REVIEW: ‘A Midsummer Night’s Dream’ delivers a stunning summer evening | Movies | -- Your State. Your News.

Apr 27th
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REVIEW: ‘A Midsummer Night’s Dream’ delivers a stunning summer evening

midsummer070711_optBY STUART DUNCAN

We’ve learned what we are going to get at the outdoor stage of The Shakespeare Theatre of New Jersey. We are going to see one of Shakespeare’s comedies, honed to a fast-paced 90 minutes, characters whipping up and down stone aisles, popping up all over a colorful set and racing full tilt at entrances and exits.

We will be able to hear, and understand, every word in the replica of the ancient Greek theatre, nestled into the hillside of the bucolic campus of The College of St. Elizabeth – partly from the sheer talent of the professional company; partly from the acoustical magic of the space itself.

The production is the world’s most popular comedy – “A Midsummer Night’s Dream,” crammed with lovers and mischievous fairies and Athenian workmen, determined to please, the dream can take on magical qualities of its own. Toss in low prices (courtesy of support by Bank of America) and you have a stunning summer evening.

Cameron Watson is back in Madison for his third summer season to direct (and with wonderful memories of last summer’s success, “I Capture The Castle.”) His touch is everywhere—from the hilarious reactions of the cast whenever a stray airplane flies over the campus from the nearby airport to the bantering asides between actors and the spectators as the tale unfolds. In fact, beg for a plane to wander overhead during the show. And also notice that when the fairies sing, no singing coach is listed as responsible.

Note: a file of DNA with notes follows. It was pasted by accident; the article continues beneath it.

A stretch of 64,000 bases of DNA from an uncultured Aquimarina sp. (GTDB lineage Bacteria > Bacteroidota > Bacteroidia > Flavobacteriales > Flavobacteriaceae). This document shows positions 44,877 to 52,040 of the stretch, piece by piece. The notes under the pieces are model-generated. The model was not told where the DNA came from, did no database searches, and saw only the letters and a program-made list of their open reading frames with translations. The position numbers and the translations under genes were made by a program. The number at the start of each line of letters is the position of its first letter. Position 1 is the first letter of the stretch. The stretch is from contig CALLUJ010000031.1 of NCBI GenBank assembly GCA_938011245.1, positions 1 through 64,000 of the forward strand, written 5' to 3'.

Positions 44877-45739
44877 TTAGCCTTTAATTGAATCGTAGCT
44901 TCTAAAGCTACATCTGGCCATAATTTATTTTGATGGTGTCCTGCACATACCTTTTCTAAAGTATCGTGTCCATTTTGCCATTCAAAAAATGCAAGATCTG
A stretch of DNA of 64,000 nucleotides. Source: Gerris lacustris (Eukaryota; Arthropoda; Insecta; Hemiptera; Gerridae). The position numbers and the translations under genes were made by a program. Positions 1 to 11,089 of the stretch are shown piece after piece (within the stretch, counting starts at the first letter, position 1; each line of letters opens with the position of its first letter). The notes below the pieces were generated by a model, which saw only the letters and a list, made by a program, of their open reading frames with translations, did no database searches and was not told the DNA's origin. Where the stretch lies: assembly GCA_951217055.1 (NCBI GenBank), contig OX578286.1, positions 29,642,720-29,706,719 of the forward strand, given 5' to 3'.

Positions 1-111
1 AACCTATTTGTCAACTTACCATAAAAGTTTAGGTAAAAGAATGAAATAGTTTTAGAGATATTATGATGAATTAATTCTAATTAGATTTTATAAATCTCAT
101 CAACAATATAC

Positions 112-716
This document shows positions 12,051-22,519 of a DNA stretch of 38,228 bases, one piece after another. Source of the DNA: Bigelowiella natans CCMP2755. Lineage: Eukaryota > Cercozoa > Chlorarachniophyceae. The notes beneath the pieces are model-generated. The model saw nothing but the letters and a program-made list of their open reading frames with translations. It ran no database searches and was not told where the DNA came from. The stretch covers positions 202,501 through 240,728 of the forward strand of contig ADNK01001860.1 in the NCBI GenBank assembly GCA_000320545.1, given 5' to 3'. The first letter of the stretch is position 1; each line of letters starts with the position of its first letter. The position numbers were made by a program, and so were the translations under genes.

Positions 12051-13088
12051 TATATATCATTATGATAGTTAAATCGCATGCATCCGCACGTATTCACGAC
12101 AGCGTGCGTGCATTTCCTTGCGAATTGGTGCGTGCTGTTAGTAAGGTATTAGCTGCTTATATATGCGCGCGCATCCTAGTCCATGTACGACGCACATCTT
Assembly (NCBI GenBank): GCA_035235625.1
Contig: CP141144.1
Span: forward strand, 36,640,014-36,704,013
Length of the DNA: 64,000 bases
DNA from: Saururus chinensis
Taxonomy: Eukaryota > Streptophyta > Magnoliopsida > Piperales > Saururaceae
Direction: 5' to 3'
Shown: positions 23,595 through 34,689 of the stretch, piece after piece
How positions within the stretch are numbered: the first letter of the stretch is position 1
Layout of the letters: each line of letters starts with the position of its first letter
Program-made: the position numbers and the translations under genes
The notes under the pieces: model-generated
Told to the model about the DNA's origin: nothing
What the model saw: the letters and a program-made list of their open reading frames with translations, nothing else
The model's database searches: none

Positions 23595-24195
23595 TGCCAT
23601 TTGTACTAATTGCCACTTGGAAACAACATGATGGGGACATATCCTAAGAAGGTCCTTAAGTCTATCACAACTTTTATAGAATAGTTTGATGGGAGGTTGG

You will have your own favorites among the company. Mine included: Nitya Vidyyasagar, who plays the dual roles of Hippolyta and Titania, Queen of the fairies. And Josh Carpenter in the male counterpart roles (Theseus and Oberon) a very brash and delightful Seamus Mulcahy, as Puck. Rebecca Mozo and Emily Kunkel, as the female duo of lovers (Hermia and Helena.) And Brian Cade and Jack Moran, as the male lovers, Demetrius and Lysander.

Plus the “mechanicals,” the workmen of Athens, led by the literate Peter Quince (John Hickok), and Nick Bottom (Robert Clohessy), Francis Flute (James Russell), Starveling (Zach Fineblum), Snout (Conner Carew), and Snug (Stewart Schneck). And the fairies—Katie Van Rensalier, Samantha Blain, Dylan Digel, Travis Johnson, Jennifer Mogbock and Maggie Schweppe.


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